THURSDAY, Feb. 24, 2005 (HealthDay News) -- There is no good science to back new American and Canadian policies of vaccinating children under the age of 2 against the flu, a new report claims.
However, the researchers stress, this doesn't mean the vaccine is ineffective in toddlers; it just means it needs to be studied further.
"In children below the age of 2, we could find no evidence that the vaccine works, but that does not mean that the vaccine doesn't work," said Dr. Tom Jefferson, lead author of the study, which appears in this week's issue of The Lancet. "The data is insufficient to draw any conclusion," said Jefferson, who works at Cochrane Vaccines Field, in Rome, Italy. "We need more research."
The researchers also did not find any convincing evidence that vaccines have an effect on death rates, hospital admissions, serious complications and transmission of the flu. Again, this doesn't mean that the vaccines are ineffective, just that there's no research to prove they work.
But before making vaccination of very young children a public health policy, Jefferson and his colleagues believe large-scale studies need to be conducted.
As the study authors pointed out, both the United States and Canada have already started vaccinating children under the age of 2 against the flu. Infants aged 6 months to 23 months were included in recommendations starting in the 2004-05 flu season. Historically, vaccination efforts have targeted people 65 and older.
U.S. federal statistics released earlier this month revealed that 57.3 percent of children aged 6 months to 23 months were vaccinated from September through December 2004. At the time, Dr. Julie Gerberding, director of the U.S. Centers for Disease Control and Prevention, called those results "wonderful" -- especially since a 2002 survey showed that only 7.7 percent of children in this age group were immunized.
The current review looked at the available data on the efficacy and effectiveness of the flu vaccine on children 16 years old and younger.
Efficacy meant any reduction laboratory-confirmed cases of the flu (children who actually got infected), while effectiveness referred to a reduction in symptomatic cases, which is measured by reductions in mortality, hospitalizations, school absenteeism, transmissions, and other indicators.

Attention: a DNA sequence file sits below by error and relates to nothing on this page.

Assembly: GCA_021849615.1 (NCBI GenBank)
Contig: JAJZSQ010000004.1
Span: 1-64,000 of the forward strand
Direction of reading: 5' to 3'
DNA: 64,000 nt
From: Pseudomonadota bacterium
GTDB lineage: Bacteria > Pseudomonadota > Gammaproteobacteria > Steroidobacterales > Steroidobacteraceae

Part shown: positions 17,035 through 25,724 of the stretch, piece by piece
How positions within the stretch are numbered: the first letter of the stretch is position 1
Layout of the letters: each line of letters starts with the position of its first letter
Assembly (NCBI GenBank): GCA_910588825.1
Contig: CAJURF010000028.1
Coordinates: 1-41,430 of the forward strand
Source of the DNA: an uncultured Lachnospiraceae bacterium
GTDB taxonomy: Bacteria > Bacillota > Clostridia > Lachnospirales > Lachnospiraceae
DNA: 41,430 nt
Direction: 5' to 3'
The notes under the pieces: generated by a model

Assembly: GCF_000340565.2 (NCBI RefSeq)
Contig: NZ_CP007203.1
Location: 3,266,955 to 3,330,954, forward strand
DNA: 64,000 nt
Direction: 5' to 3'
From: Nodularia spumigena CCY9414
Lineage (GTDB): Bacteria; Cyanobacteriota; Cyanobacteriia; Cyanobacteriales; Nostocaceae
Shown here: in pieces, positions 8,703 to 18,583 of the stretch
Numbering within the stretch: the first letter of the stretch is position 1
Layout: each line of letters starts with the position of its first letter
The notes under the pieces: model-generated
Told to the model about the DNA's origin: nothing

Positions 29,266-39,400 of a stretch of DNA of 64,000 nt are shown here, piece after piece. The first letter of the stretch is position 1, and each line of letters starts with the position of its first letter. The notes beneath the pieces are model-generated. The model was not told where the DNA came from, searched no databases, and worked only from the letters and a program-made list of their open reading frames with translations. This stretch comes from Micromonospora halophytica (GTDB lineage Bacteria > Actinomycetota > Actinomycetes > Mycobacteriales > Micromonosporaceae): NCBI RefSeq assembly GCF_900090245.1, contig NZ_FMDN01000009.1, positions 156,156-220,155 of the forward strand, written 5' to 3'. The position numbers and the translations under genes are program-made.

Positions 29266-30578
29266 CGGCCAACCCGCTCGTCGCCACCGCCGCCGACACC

This analysis was part of a longer review, which should be released this summer.
The authors identified 25 comparative studies that evaluated the efficacy and/or effectiveness of flu vaccines in children aged 16 and younger. They looked specifically at flu, flu-like illness, hospital admissions, school absences, complications and secondary transmissions.
Overall, vaccines with live viruses had a 79 percent efficacy and 38 percent effectiveness in children older than 2, compared with no immunization or a placebo.
Inactivated vaccines had an efficacy of only 65 percent and, in children under 2, were similar in their effects to placebo. They had an effectiveness of about 28 percent in children over 2.
Vaccines seemed to be effective in reducing long school absences, but otherwise had little effect on hospital stays and other measures when compared with a placebo or no intervention. This information was based on a small number of studies, however.
Information for hospitalizations was similarly weak. "One small Italian study looked at length of hospitalizations and found no difference, but the number of children was very small, so you'd be wrong in concluding that it doesn't work," Jefferson said. "We just don't know."
The problem with ascertaining effectiveness, said Dr. Keith Powell, a member of the American Academy of Pediatrics' infectious diseases committee, is that kids may be hospitalized or miss school because of any number of respiratory infections. "The average kid has eight respiratory infections a year," he said. "Only one of those is going to be the flu."
"Unless we're doing something to diagnose and distinguish between the two, you wouldn't know if you just looked at hospital rates by age for respiratory illness," he added.
While Jefferson called for more research, Powell said he believes it is still a good idea to vaccinate kids aged 6 to 23 months.
The U.S. Centers for Disease Control and Prevention has more on the flu in children.